Yañez Saldaña said that the most serious violators are the casas de empeño (pawnshops), because they are legally allowed to accept merchandise and in 99 percent of the cases they do not ask for a receipt before purchasing or pawning an object, and thus they accept some merchandise that has been stolen. He made it clear that it is a federal issue. Later, in a press release, he said that currently they are working on a municipal strategy to register every establishment of this kind in the city, as well as yonkes, which must have all the municipal permits to operate. If they do not have them, he stated, they would have to close.

In a pawnshop specializing in jewelry located on calle Insurgentes, most jewelry is pawned for between 100 to 200 pesos, depending on the metal (gold or silver) and the weight. Pawning an article of jewelry is very simple. A pawnshop employee verifies the type of metal using an acid test then offers the seller a price. A worker from this pawn shop commented that before taking the objet they ask for identification and the information is registered in a database. The worker also said that sometimes agents from the Ministerio Público (District Attorney’s Office) have come to the store accompanied by those who stole and pawned the jewelry there. In those cases, she said, the casa de empeño hands over the piece to the agents and it is a loss for the store.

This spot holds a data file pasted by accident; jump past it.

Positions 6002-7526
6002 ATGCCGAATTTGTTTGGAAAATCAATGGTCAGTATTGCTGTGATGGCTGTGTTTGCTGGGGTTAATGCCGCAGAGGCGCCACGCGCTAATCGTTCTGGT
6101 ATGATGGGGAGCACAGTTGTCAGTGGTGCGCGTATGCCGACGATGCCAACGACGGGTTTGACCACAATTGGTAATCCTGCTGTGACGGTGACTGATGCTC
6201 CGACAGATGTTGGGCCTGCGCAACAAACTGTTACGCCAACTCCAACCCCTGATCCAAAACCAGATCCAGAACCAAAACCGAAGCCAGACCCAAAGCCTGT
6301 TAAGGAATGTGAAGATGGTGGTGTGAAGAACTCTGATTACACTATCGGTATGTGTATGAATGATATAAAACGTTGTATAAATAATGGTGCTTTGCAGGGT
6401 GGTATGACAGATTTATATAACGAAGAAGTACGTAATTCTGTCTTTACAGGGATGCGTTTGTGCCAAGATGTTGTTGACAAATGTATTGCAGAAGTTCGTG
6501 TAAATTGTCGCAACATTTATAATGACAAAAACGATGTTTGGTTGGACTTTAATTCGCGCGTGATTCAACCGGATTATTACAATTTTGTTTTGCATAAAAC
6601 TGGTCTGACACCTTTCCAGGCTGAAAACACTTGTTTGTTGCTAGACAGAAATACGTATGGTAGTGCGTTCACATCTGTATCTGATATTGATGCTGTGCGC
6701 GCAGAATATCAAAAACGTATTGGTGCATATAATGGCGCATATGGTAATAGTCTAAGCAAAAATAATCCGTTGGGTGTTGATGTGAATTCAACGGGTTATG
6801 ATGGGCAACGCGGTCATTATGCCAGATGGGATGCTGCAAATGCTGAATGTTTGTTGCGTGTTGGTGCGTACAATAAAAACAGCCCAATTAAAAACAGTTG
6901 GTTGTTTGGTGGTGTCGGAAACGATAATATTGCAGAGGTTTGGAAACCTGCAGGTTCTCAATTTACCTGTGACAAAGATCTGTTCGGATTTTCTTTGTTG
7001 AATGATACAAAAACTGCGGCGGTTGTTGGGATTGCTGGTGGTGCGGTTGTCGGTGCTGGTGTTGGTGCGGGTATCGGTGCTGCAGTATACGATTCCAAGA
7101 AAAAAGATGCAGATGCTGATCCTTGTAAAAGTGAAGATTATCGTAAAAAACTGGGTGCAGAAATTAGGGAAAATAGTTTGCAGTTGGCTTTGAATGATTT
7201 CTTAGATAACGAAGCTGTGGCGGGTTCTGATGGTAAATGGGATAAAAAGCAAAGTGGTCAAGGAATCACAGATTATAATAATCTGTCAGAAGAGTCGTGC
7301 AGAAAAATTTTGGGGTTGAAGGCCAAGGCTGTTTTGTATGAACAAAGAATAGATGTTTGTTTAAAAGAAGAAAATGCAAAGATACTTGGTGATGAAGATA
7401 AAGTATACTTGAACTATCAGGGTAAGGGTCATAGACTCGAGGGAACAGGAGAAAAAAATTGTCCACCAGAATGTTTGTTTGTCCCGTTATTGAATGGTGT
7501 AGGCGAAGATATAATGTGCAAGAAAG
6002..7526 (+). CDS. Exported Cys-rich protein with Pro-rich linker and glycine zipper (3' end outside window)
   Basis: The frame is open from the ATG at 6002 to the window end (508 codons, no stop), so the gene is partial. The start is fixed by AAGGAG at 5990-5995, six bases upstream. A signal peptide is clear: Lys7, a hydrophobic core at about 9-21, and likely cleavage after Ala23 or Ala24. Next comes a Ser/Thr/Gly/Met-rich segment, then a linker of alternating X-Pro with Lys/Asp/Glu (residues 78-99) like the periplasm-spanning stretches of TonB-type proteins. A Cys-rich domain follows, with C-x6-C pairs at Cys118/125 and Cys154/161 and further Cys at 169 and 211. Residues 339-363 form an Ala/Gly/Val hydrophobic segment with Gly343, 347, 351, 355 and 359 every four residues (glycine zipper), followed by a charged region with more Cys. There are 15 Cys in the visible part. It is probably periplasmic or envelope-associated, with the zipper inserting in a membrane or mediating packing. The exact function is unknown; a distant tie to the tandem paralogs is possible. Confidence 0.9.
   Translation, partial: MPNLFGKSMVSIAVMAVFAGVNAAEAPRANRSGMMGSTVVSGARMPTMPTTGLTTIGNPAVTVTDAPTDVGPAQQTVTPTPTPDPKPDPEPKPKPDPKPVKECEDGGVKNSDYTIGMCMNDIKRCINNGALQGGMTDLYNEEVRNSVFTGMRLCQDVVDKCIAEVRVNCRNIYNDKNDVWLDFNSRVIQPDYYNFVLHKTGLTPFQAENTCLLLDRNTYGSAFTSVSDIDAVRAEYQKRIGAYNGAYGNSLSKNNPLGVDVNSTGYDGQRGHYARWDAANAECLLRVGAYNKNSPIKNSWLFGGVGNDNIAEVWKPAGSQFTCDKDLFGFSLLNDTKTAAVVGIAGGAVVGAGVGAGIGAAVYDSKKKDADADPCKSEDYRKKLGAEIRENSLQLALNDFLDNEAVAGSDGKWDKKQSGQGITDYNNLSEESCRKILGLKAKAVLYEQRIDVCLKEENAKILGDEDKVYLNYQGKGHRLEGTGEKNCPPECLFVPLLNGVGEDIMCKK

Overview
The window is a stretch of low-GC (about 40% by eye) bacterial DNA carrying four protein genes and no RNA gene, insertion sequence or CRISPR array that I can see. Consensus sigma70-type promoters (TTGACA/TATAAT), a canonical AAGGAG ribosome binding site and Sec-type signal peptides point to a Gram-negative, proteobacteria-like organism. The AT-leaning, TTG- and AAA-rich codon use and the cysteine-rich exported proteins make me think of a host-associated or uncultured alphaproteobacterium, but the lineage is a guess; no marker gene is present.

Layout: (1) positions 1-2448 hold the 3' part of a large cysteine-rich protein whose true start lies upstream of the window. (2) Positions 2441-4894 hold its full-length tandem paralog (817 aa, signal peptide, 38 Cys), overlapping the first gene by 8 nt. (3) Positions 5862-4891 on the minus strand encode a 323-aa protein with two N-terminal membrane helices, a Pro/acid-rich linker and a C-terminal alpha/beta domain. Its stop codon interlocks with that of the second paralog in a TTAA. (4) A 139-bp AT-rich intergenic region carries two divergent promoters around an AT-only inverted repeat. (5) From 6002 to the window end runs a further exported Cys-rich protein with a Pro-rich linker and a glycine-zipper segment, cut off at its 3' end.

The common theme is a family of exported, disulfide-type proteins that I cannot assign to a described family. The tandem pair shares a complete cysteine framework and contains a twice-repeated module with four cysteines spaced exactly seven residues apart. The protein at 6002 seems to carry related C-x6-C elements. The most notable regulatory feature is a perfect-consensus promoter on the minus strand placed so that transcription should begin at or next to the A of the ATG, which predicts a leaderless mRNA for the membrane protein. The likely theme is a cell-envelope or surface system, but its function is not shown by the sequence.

In another store, one of the employees commented that they never ask for a receipt as proof of purchasing the product, but to avoid future problems with the Ministerio Público the client must show an ID. The employee commented that many times clients prefer to sell their products instead of pawning them.

In another shop, I tried pawning a Samsung Galaxy Mini SIII and they offered me a loan of 2,000 pesos. For that I had to show an ID, but they did not ask me for a receipt. If the pawned object is a car or a motorcycle the invoice and other documents are strictly required. The employee also commented that they have not had problems with the Ministerio Público because of buying stolen objects. He said he thinks that criminals sell stolen products in other establishments in different cities, but not in San Miguel.

Personnel from Prendaplus provided information on their process for accepting objects. They said that before buying or pawning something they ask questions to be sure that the product has not been stolen, such as where, how and when the product was purchased, as well as the price. In the specific case of telephones, computers and tablets, the clients must know the passwords and must bring the charger. After the interview a figure is offered. If customers decide to pawn or sell the object, they must show ID and their information will be registered in a database; their pictures are also taken.

Employees said that some time ago agents from the Attorney General’s Office visited them and gave them information they could use if they have suspicious clients in the shop. They said that they have only once had a problem with the Ministerio Público, because of a stolen guitar. They take all kind of articles, except they do not offer money for houses. They said in addition that many of their clients are doctors, lawyers or other professionals who get loans in the morning and in the afternoon return to pay for and retrieve their objects. They said that they are ready for any inspection from the federal, state or local government.

Workers from Prendaplus commented that to sell or pawn an item or to fill out a criminal complaint in case of a robbery the owners of the product should provide basic information such as model, serial number, invoice and general characteristics of the object, as well as passwords if applicable.